Impact of Mesh Size and Stencil Technology on Deposition Volume Print E-mail
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Written by Karl Seelig and Tim O'Neill   
Saturday, 05 March 2011 00:14

Paste chemistry and rheology have a more profound effect on release than previously thought.

PCB assemblers are reaching the limits of Type 3 solder paste. The goal of this study was to determine the impact on solder volume deposition between Type 3, Type 4 and Type 5 SAC 305 alloy powder in combination with stainless steel laser cut, electroformed and the emerging laser cut nano-coated stencils. Leadless QFN and µBGA components utilizing optimized aperture designs were the focus of the test. The test procedure evaluated pause-to-print and volume transfer efficiencies on 20 boards over an 8 hr. period. A concurrent study using the same boards evaluated the impact of powder particle size on voiding of QFN ground pads testing 18 different aperture designs.

With components such as QFNs, µBGA and 01005 passive devices with small lead areas and corresponding pad geometries, it is possible that Type 3 solder paste is too large to permit accurate and repeatable solder paste deposition. This issue impacts all facets of the manufacturing process, not just the solder paste used when assembling such components to a PCB.

It has been an assumption that the smallest aperture solder paste can pass through repeatedly is five times the largest sphere size of the metal powder. In Type 3 powder, the average sphere size is 45 µm, with allowances to 53 µm. Theoretically, an 0.0089" aperture is the minimum aperture that can be printed with Type 3 solder paste (Table 1).



Moreover, there are myriad aspects when considering the proper stencil design for a given assembly. For the purposes of this experiment, the goal was to minimize the variables to ensure the results obtained reflected the aspects under our control.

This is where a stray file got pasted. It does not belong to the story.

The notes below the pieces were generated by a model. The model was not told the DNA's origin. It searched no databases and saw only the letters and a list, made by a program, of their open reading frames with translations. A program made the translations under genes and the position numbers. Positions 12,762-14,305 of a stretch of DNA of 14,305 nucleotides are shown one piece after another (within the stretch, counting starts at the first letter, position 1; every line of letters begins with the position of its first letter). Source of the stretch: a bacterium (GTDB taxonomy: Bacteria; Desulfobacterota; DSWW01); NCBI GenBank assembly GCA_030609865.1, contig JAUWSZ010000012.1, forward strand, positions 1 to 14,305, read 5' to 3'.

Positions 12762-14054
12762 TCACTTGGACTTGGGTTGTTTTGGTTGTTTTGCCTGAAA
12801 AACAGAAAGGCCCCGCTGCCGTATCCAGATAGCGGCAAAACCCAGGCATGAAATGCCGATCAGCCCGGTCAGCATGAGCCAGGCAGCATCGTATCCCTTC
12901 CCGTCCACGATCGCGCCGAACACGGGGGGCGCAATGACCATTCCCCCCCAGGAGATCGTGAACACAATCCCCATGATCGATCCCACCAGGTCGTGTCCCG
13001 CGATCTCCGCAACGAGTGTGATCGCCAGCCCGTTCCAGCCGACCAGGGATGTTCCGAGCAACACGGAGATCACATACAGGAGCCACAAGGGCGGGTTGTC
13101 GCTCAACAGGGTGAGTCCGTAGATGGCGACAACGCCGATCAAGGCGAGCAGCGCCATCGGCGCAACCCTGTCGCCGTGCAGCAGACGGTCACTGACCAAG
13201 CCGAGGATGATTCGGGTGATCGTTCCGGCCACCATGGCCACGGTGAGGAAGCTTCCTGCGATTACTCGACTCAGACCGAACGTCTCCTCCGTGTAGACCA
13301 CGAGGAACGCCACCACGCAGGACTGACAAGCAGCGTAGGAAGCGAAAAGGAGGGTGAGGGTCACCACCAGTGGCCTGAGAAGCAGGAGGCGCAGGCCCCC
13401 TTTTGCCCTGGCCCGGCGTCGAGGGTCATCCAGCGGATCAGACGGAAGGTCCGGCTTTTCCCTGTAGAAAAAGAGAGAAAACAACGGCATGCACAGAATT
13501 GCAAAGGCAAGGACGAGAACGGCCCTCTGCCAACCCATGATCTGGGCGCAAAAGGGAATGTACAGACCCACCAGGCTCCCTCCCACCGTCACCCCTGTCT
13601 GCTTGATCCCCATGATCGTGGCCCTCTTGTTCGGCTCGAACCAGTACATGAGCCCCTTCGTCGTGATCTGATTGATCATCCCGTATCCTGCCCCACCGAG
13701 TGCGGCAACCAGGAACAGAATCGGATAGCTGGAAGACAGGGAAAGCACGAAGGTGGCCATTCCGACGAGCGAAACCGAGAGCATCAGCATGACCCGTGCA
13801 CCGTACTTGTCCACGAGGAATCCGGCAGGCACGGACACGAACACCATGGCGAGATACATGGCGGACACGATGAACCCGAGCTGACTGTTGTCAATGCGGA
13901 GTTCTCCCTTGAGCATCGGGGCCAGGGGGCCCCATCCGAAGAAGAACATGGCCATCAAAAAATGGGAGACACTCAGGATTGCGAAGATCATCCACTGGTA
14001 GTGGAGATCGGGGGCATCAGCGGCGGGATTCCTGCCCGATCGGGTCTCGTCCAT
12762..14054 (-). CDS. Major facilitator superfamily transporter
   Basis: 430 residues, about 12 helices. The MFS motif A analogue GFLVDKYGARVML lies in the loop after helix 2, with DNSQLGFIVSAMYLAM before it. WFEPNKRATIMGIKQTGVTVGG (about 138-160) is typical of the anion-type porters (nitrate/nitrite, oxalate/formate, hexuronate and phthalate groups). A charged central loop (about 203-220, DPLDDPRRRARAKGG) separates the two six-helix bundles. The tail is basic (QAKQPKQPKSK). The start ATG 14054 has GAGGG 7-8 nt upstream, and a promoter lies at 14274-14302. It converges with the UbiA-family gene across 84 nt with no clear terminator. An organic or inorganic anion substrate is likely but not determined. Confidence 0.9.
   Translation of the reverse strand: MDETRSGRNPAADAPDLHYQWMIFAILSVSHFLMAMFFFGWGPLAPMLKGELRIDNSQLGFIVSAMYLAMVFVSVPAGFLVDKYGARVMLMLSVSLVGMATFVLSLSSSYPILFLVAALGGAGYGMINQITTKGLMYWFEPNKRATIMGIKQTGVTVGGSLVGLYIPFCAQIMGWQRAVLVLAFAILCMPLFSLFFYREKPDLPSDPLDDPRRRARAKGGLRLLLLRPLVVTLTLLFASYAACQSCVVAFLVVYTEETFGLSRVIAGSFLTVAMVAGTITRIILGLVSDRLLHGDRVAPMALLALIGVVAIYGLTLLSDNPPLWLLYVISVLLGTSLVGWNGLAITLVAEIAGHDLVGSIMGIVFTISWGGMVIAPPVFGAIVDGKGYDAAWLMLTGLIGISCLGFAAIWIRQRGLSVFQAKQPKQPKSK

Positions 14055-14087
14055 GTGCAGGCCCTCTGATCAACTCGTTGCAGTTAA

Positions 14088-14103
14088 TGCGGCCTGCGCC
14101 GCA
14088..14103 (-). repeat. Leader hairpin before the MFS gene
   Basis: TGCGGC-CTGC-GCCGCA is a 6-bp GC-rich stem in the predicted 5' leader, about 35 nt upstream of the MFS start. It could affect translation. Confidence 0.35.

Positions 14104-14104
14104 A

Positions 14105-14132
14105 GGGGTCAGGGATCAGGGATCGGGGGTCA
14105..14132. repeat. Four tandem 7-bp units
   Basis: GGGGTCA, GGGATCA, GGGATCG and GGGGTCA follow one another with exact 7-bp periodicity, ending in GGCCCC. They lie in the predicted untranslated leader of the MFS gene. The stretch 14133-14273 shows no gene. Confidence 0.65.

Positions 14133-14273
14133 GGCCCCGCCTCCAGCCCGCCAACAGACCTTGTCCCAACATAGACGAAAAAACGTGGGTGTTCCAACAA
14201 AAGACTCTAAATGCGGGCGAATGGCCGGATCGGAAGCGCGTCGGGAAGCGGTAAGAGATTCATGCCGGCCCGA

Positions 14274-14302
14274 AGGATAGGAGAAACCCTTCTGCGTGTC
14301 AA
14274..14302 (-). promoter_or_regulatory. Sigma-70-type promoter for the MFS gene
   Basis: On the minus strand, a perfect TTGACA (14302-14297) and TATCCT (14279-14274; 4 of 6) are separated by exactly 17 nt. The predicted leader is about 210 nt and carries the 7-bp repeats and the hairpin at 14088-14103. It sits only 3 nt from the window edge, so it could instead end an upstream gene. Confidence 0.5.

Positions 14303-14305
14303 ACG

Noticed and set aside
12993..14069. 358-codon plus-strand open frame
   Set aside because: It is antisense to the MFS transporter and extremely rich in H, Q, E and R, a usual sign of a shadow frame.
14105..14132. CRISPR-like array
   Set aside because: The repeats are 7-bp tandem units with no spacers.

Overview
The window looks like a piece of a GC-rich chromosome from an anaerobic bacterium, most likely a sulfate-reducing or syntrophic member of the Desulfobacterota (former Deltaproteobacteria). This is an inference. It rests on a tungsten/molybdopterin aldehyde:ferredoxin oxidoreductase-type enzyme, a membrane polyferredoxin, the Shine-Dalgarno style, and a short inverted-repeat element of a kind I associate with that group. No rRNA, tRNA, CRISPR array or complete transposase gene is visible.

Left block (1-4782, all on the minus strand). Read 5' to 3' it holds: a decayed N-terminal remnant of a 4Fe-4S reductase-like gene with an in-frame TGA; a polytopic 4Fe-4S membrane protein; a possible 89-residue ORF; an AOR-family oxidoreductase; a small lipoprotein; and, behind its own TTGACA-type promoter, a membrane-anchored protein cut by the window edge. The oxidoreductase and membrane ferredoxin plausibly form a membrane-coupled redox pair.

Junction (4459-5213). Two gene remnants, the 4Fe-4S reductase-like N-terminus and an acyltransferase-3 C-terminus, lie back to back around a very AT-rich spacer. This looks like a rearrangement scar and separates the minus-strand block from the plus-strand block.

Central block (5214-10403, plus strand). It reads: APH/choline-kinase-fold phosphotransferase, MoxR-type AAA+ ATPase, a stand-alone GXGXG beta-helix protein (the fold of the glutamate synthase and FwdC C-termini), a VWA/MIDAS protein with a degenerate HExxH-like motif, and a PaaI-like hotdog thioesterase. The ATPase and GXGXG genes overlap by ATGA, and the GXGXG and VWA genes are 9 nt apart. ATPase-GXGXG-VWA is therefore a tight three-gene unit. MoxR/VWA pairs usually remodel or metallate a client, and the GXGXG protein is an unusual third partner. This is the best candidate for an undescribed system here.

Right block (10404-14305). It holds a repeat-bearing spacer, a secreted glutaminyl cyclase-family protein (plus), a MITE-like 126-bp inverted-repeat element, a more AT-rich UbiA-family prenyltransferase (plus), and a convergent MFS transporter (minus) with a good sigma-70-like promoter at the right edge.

Electroformed nickel stencils (e-form) provide the taper, wall smoothness and lubricity that lend to the best paste release characteristics. However, they are significantly more expensive than traditional laser-cut, electropolished stencils and may not be as readily available. Laser-formed stencils are a relatively new option. These stencils are cut using upgraded lasers in combination with high nickel content foil materials. They represent an improvement over standard laser-cut stencils at a lower cost than e-form. These two technologies were used in this experiment.

Finally, an emerging technology termed “nano-coating” has been made available in some markets. This technology and process are largely proprietary, but the process is described as:

“After the brushing and cleaning operation, the laser cut stencil runs through a special designed coating machine. The inorganic coating is dissolved in a very environmentally friendly solvent. The constant thickness of the nano coating is the key technology of the coating process. In a continuous furnace the coating is dried out, and a multiple stage heat treatment polymerizes the dry inorganic layer. In the same equipment, a chemical reaction with an organic chemical is carried out to provide the hydrophobic anti-adhesion properties.”1

The main function of the coating is to reduce the surface tension between the paste and stencil material. A reduction in surface tension creates a non-stick surface, facilitating better paste release, resulting in more consistent paste volume deposits and less residual paste in the aperture, thereby aiding in volume deposition accuracy in subsequent print cycles. A stencil identical to the laser-formed stencil was nano-coated using Laser Job in Germany and included in the experiment. Aperture designs were optimized for paste volume deposition.

Stencil specifics:

  • PHD stainless steel.
  • Thickness tolerance is +/-3 or 4%.
  • Hardness is 370 HV min.
  • Flatness: max. edge wave 1.5 mm and max. center wave 0.50 mm.
  • Grain size typically 10-25 µm.

A fiber diode type laser was used to cut the stencils. It was a gantry-style motion system with 10 nm resolution and 0.5 µm repeatability. Operation and connections were auto-focus. The laser was a 150W Class I fiber laser system, air-cooled, with permanent align beam delivery and compressed air cutting.